Machu Picchu, the lost city of the Incas, will be scrutinized in the next University Travel Club adventure film "The South American Expedition" in Kingsbury Hall Tuesday, March 19, at 8 p.m.
John Goddard returns for his 12th appearance in Kingsbury Hall to present an intimate, full-color look at the incredible contrasts of life in Venezuela, Surinam, Brazil and Peru.Spotlighted in the section on Venezuela will be Caracas, the booming capital of the oil-rich country. Goddard swings his camera from the Tomb of Simon Bolivar, the great liberator, to a spectacular aerial view of Devil Mountain, inspiration for Conan Doyle's book "The Lost World," and Hudson's "Green Mansions." Then Goddard closes in on shots of exotic wildlife including a huge tapir, magnificent black jaguars, capybara (the world's largest rodent), anteaters, wild pigs, alligators and even a drop over the 3,212-foot Angel Falls, the highest and most spectacular waterfall in the world.
Early in the film Goddard sights in on Surinam and its capital, Paramaribo, as it celebrates the emancipation of the slaves, complete with sensational fire-walking and glass-eating ceremonies.
On to Brazil and its 300-year-old Portuguese cathedral and a 1,000-mile journey up the Amazon from Belem to Manaus, the floating city. He travels into Brasilia, the country's ultra-modern capital. He also explains and depicts the "green hell" of the Mato Gross, where 42 men were killed by Indians in one year. We will see life among the saucer-lipped Suya Indians, the stone-age villagers who live in total isolation.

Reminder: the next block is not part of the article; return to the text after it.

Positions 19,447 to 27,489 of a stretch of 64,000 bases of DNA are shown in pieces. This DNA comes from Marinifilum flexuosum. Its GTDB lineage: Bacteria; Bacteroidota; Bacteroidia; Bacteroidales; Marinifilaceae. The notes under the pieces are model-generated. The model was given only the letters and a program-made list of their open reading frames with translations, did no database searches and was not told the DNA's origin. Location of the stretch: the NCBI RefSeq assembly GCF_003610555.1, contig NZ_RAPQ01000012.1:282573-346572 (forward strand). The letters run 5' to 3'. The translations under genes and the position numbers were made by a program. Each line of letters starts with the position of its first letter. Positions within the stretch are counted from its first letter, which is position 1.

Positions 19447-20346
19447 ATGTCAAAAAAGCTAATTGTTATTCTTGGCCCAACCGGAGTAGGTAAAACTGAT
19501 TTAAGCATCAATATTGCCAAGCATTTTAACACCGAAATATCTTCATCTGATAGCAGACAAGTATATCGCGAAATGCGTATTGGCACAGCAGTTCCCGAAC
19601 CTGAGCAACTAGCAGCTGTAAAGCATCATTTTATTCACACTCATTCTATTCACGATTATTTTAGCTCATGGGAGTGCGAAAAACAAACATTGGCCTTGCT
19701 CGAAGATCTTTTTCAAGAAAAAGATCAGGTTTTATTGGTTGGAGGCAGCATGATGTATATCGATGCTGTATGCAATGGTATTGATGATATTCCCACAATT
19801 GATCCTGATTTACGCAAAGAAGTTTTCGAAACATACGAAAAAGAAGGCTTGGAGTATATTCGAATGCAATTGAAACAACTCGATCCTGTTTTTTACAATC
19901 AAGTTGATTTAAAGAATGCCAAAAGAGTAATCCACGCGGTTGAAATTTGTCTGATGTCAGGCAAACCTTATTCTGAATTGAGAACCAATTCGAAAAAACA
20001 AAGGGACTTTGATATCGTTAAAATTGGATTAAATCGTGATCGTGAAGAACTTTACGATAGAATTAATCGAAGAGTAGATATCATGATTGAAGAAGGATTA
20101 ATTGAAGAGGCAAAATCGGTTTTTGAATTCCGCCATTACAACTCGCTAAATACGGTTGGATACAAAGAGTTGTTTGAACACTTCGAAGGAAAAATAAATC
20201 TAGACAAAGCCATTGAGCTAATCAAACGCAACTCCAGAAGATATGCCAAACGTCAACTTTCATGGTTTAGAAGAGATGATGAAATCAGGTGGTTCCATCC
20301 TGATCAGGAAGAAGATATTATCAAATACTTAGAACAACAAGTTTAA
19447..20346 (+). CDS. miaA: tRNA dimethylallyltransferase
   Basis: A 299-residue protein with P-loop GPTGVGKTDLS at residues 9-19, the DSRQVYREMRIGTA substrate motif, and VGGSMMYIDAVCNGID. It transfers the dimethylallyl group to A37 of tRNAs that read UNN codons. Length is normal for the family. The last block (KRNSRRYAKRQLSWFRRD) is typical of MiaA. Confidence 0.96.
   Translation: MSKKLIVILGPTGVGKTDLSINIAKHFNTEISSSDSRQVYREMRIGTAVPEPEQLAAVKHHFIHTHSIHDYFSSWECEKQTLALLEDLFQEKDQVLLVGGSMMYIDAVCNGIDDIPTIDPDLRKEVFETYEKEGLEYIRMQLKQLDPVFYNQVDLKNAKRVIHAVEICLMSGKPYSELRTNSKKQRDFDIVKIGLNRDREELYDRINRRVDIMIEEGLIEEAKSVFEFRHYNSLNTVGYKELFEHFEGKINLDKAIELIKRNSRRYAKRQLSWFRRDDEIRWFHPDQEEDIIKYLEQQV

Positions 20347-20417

No trip to Brazil would be complete without a visit to enchanting Rio with Sugar Loaf, Copacabana Beach and Fred's nightclub where glamorous chorus girls dance the bossa nova.
For his look at Peru, Goddard shows the brightly colored Indians dancing on the shores of the 12,500-foot high Lake Titicaca where reed boats are made and sailed. Goddard also has focused on Kalauta Island, the site of an ancient settlement with highways, terraces and funeral towers.
Goddard has traveled well over one million miles during his adventurous life in an effort to fulfill the 127 challenging life-time goals he set for himself at the age of 15. To date, he has accomplished 107 of these ambitious dreams, establishing an impressive list of achievements.
He led the first expedition to explore the length of the world's longest river, the Nile. He has since repeated that feat along the second longest river, the Congo. He has scaled the Matterhorn in a blizzard and used his background as an anthropologist to live among primitive tribes and to photograph in 120 countries.
He is a graduate of the University of Southern California, where he majored in anthropology and psychology. He has conducted anthropological studies of 260 tribal societies in all parts of the globe.
He has appeared on more than 200 television shows as a guest of Bob Hope, Johnny Carson, David Frost and others.
General admission tickets are on sale in Kingsbury Hall room 210 weekdays from 9 a.m. to 5:30 p.m. and again Tuesday from 6:30 p.m. to showtime. The free shuttlebus will begin service in the Rice Stadium parking lot about 7:10 p.m.